You aren't completely stuck, though. You are choosing the house over yourself. I get that it's a LOT of money, but it's also a heavy price to pay.

I have felt stuck before. There are always options, even if you can't see them.

If his limit includes violence, you can always go to a domestic violence shelter, and they can help.

I wish you the best.
Another place to get free legal advice is that law schools usually run free clinics. Call the dean's office and ask if there is a clinic where low-income people or no-income people can go to discuss divorce. (I know you aren't married, but this will put you in touch with the right clinic.) They don't charge, and law students do the lion's share of the work but they are supervised directly by their professor, who is a lawyer that goes to court with you. What you need to do is get bought out by your icky partner or else order the house to be sold. When two people own property together, either one can call for a sale of the house. The lawyer there could help you figure out the ramifications of doing that.
Thank you
In short, you have more legal authority than you realize. You can force the sale of the house. You even have the right to take out a second loan on it to get the appreciation out of it, though I don't suggest it, since you'd have to make payments on that! I'm just pointing out that while you are telling yourself you are stuck, you have more rights and more power than you think.

Obviously if you went to the extreme of forcing the sale, you would need to get out and stay safe and stay out of his orbit. Violence against women is really common; you'd be well off (whether you try to force the sale of the house or not) to talk to someone who advises women with dangerous partners. It's possible that the lawyer at the clinic (if it is one that does divorces for women with few resources) will know someone in the women's-shelter world that could help you figure out how to stay safe. If you do decide to put the house up for sale, you'll definitely need to do it in consultation with someone who can help you with your safety.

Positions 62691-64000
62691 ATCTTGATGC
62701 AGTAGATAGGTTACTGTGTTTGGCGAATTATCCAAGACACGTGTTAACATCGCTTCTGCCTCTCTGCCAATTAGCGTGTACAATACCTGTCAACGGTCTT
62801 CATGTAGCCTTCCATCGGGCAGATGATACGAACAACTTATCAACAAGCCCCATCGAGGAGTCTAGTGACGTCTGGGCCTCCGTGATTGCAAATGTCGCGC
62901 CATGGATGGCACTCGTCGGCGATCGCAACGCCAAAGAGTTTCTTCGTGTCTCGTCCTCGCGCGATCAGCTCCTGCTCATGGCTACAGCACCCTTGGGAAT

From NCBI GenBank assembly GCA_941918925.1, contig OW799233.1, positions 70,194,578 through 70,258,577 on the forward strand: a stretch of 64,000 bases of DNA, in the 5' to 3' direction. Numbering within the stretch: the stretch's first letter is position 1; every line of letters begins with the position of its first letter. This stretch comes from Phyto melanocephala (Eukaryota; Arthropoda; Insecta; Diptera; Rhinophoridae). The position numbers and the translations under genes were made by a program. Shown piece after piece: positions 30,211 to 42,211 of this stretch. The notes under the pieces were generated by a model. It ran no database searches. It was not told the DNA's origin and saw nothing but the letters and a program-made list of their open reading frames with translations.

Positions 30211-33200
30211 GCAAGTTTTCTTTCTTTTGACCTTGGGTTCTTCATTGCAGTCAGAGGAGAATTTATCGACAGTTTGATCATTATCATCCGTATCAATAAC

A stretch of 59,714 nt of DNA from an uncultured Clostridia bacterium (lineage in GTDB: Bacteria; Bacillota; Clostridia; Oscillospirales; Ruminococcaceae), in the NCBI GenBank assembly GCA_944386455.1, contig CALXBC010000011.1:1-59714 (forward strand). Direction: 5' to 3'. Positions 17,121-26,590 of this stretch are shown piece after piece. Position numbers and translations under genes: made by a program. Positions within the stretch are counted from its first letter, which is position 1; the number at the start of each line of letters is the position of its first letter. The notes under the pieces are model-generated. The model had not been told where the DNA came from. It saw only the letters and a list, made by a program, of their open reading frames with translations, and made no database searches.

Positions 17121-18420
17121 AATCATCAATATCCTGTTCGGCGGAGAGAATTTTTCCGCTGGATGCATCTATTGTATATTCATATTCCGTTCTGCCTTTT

You're right.  I live in a small country town. His family are the only ones around here. Mine are in my home country - Australia.  
You're in the U.S., though? If so, the law is on your side regarding not being stuck owning a property jointly with someone that you don't want to own it with. See if you can secure all the papers from when you bought the house (make copies of everything and keep them somewhere he doesn't look, like on the top of a kitchen cabinet or in your car under the seat). Check online for the nearest law school -- there are a lot of them. Good luck! You're not trapped.

    In states that recognize common-law marriage, property is divided the same way whether you were married formally or under common law. There is no such thing as a “common-law divorce.” If the couple lives in a state that recognizes common-law marriage, they pursue a standard divorce as a formally married couple would do.  There are nine community property states: Arizona, California, Idaho, Louisiana, Nevada, New Mexico, Texas, Washington, and Wisconsin.  The remaining states are equitable distribution states, where assets accumulated during a marriage are divided fairly, though not necessarily equally.

fwiw When my friend split with her hubby, they both agreed to the home sale and both had to accept the offer to make the sale valid. She accepted but he countered which the other party accepted, however if they didn't there would have been no sale.
I'm in Nebraska however both our names are on the house and I put down all the closing cost funds. I have proof of everything. I know it sounds trivial to worry about a house but I've been divorced before and had to walk away from everything.  Starting over destroyed me and my credit.
I bought everything into this relationship he had nothing.  Thanks for the info
You have valuable papers but a safety deposit box with a bank is not expensive so that's where I would store them.